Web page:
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This has been a busy year for Brian Pukier, a partner with law firm Stikeman Elliott LLP and head of its Toronto mergers and acquisitions group. After a slow summer last year, the M&A space is finally back to normal, he says. “We’d always like more deals, but our firm is keeping busy,” he says.
Mr. Pukier’s firm does a lot of work in the resource space; he’s seen a lot of deals done in mining, energy and oil and gas, in particular. He points to high commodity prices, demand from Asia and higher overall confidence in the economy as reasons for the increase.
M&As won’t return to 2006-2007 levels, when everyone was making deals, he says, but the rest of the year will only get better. “As long as banks are lending, which they are, then I think we’re going to stay at least consistent,” he says.
While this country’s M&A market is doing nicely, the same can’t be said for the rest of the world. Global M&A activity last quarter was down 23 per cent year-over-year, according to Dealogic, a London, U.K.-based company that helps banks analyze capital markets. While volume reached $574.2-billion, it was the lowest quarterly figure since the third quarter of 2009 and the slowest start to the year since 2004.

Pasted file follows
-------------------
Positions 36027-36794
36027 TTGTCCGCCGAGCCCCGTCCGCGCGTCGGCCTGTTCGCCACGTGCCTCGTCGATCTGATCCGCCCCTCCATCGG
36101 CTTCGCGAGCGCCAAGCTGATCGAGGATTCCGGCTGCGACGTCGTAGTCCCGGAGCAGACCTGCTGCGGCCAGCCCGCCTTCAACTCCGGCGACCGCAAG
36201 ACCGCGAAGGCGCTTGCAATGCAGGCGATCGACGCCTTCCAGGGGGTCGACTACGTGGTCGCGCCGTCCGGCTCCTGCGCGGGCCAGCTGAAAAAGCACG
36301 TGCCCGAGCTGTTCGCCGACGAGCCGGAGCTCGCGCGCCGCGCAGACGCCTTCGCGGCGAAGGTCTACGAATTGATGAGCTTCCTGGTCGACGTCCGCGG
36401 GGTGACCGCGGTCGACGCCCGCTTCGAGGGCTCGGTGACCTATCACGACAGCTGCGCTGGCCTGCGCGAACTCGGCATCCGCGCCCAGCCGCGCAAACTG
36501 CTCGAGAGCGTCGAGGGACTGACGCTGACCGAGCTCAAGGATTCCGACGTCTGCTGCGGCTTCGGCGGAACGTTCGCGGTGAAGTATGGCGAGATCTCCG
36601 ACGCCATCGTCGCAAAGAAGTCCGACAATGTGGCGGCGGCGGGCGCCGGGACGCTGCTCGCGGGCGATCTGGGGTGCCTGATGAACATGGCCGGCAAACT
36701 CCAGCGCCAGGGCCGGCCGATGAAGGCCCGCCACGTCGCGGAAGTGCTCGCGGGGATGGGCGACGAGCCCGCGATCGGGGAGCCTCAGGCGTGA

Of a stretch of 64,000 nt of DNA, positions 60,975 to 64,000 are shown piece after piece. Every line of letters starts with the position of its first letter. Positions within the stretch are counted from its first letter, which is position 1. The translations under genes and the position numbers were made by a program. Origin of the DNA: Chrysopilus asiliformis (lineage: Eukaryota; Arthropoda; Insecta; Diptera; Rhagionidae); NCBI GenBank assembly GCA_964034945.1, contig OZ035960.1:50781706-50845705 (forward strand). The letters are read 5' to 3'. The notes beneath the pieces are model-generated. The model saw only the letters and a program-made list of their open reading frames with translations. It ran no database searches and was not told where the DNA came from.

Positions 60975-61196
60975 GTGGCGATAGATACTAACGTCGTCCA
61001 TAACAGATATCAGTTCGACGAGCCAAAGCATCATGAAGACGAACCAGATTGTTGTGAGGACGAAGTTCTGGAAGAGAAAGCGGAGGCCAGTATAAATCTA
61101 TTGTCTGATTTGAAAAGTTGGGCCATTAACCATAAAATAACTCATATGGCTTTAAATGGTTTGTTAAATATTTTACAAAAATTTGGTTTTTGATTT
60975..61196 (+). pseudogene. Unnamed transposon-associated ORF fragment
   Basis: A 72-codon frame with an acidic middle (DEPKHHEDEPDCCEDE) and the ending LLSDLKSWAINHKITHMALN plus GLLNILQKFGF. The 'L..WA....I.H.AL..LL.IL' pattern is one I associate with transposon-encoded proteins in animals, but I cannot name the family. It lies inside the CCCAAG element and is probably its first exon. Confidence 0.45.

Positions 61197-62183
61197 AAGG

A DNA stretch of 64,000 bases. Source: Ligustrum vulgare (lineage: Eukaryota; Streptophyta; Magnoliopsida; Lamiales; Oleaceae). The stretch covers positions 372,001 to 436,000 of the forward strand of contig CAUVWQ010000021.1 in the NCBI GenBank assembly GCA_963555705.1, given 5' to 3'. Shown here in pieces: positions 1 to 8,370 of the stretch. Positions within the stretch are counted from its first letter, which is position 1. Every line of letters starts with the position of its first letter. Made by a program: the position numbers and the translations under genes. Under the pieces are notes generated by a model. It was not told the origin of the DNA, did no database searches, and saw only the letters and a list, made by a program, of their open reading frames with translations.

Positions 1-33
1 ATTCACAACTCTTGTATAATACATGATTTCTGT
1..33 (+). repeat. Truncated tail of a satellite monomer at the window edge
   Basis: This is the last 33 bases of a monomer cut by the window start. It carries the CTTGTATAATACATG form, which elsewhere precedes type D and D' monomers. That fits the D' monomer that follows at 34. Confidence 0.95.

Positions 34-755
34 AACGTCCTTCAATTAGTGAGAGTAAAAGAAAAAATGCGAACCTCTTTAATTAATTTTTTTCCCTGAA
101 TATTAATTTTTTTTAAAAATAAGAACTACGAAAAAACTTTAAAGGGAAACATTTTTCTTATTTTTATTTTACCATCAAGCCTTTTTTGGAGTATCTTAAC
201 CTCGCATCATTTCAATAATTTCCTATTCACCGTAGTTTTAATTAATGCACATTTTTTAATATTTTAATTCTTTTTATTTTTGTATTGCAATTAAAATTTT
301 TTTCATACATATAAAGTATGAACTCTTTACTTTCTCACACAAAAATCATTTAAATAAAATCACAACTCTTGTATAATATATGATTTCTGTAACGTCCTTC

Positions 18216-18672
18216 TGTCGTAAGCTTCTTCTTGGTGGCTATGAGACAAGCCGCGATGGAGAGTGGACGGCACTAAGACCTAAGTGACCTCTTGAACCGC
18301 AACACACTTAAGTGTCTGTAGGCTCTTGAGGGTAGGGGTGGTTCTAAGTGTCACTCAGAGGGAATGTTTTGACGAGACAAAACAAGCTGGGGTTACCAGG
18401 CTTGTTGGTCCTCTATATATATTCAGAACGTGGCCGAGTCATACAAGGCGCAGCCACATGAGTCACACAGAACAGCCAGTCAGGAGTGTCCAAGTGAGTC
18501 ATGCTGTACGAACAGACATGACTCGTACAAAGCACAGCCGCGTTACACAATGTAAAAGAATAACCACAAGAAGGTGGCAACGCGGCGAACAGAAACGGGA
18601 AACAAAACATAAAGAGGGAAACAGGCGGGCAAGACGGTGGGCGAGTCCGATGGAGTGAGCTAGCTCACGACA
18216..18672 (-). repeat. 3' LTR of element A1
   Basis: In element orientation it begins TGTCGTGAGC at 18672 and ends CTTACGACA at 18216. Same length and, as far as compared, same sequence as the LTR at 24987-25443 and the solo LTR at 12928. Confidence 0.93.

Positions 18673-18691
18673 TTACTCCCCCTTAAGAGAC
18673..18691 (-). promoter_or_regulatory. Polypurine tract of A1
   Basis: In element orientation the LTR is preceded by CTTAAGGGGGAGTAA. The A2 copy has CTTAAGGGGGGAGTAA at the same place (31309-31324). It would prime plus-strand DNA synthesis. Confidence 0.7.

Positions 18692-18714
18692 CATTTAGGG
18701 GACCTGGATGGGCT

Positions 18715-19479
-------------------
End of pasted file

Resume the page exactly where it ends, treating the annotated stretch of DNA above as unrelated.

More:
Around the world, the oil and gas sector, followed by the mining sector, were the two busiest industries – the mining sector hit a quarterly record with $71.4-billion worth of deals. Because resources make up a large portion of Canada’s market, it’s easy to see why Mr. Pukier hasn’t noticed a slowdown.
In fact, Canada was one of the few countries that Dealogic tracked in which the value of M&A deals increased. While the number of deals fell by 10 per cent year-over-year in the first quarter, the value of those transactions rose to $44.7-billion from $26.7-billion.
Norman Raschkowan, executive vice-president of investments for Mackenzie Financial Corp., also thinks there will be more activity – in Canada and globally – in coming months. Corporate managers, he says, are feeling better about the economy. “That makes it easier for them to go ahead with acquisitions,” he explains.
Around this time last year, people were worrying about a Greece default and a double-dip recession. But with better employment numbers in the United States, improving housing data and fewer worries about a European meltdown, the double dip fears have mostly subsided, he says.
It also helps that the U.S. Federal Reserve has committed to keeping interest rates low until 2014. Bottom-basement rates make it less desirable for companies to keep their dollars, which they’ve been amassing, in cash. “A lot of companies have a lot of money,” says Mr. Raschkowan. They can either grow through acquisition or, he says, “leave their assets in cash and have it yielding nothing.”
Adley Bowden, director of research for Seattle-based PitchBook Data Inc., a company that tracks private equity and venture capital deals, also thinks we’ll see more M&A activity in the coming months, especially from the private equity sector.
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